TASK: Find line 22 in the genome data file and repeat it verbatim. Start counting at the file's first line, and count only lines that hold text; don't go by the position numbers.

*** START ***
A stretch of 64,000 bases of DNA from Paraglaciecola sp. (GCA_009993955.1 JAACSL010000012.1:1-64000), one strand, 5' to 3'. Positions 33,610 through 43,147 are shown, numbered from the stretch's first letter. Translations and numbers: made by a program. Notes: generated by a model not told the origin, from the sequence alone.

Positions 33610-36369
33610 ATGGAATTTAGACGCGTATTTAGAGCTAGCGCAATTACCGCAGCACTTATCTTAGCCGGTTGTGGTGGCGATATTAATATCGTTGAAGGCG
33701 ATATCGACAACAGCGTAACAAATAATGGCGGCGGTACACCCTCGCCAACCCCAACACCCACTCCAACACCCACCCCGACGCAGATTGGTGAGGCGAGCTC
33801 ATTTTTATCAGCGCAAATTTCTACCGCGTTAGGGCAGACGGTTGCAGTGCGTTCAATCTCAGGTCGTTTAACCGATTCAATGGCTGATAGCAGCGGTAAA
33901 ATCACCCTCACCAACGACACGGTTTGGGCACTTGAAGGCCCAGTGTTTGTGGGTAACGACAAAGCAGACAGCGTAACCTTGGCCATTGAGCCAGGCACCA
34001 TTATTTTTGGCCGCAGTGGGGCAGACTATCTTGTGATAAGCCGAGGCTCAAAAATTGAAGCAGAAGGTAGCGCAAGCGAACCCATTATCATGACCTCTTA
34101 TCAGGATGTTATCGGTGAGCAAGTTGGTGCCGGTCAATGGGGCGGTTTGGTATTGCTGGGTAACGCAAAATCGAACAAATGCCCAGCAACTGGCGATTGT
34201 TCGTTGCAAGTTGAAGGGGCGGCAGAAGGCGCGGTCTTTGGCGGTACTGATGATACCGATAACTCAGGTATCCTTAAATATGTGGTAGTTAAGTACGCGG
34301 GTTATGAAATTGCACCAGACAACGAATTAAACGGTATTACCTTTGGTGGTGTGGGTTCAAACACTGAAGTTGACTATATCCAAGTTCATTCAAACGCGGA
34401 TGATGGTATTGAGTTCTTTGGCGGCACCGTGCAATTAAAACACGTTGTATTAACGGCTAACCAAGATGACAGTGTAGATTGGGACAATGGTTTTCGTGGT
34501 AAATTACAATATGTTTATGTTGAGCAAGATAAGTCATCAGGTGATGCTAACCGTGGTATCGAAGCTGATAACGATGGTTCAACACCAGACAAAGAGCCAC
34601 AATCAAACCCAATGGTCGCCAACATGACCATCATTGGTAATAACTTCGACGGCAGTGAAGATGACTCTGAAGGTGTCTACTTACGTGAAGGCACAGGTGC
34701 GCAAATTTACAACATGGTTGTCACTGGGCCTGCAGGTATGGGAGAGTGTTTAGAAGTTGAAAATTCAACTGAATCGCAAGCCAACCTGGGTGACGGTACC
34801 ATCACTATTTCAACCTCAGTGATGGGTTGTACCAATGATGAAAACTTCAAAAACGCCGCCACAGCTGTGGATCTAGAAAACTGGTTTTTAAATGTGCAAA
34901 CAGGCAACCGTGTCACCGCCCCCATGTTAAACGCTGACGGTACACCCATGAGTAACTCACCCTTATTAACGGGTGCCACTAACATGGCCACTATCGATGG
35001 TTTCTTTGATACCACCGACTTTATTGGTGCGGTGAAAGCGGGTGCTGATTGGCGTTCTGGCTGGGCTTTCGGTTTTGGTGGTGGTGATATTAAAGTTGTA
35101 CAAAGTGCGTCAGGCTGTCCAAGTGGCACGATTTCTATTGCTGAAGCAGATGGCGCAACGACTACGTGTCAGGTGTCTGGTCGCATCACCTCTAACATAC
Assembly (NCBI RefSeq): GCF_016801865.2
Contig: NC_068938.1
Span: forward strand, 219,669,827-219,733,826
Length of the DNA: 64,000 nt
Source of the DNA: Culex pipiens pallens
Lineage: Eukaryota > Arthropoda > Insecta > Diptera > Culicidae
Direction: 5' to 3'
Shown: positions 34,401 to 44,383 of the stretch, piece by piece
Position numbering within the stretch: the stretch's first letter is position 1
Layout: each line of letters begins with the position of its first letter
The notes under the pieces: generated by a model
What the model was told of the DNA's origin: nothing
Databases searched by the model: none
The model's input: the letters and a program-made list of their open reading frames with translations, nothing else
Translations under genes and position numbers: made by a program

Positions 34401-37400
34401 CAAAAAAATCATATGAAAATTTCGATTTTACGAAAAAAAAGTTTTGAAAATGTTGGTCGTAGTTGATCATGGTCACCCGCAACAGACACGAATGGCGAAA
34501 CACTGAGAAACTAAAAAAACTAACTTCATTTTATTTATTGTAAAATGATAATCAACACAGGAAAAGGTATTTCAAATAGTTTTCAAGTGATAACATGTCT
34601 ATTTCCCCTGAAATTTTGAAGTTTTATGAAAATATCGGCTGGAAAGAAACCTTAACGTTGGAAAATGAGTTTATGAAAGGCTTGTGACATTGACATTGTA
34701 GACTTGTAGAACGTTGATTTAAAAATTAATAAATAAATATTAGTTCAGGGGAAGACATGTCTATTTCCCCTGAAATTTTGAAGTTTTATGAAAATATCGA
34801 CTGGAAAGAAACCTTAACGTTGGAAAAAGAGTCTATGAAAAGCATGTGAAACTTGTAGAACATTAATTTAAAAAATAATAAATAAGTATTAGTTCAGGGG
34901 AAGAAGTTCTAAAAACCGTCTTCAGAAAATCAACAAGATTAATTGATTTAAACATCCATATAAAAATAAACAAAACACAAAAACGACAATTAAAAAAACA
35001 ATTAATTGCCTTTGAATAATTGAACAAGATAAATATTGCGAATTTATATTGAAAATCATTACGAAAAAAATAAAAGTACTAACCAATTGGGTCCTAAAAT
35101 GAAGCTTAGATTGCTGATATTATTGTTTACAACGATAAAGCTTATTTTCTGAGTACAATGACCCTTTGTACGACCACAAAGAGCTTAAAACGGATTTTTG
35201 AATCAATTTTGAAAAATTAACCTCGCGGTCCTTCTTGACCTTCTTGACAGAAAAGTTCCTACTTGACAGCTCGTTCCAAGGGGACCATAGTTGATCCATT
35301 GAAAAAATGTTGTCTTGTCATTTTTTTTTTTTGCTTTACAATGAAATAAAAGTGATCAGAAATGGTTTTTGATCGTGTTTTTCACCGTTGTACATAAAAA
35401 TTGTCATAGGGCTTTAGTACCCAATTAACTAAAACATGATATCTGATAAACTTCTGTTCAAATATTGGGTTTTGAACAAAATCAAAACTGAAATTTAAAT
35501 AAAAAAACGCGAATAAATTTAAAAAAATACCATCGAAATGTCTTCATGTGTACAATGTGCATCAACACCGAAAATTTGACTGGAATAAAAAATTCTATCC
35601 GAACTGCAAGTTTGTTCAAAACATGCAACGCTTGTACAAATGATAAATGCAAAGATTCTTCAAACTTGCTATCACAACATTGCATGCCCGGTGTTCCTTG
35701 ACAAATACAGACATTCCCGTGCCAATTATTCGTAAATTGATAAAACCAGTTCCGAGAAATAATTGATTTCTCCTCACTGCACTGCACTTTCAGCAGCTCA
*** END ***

Length of the DNA: 64,000 nt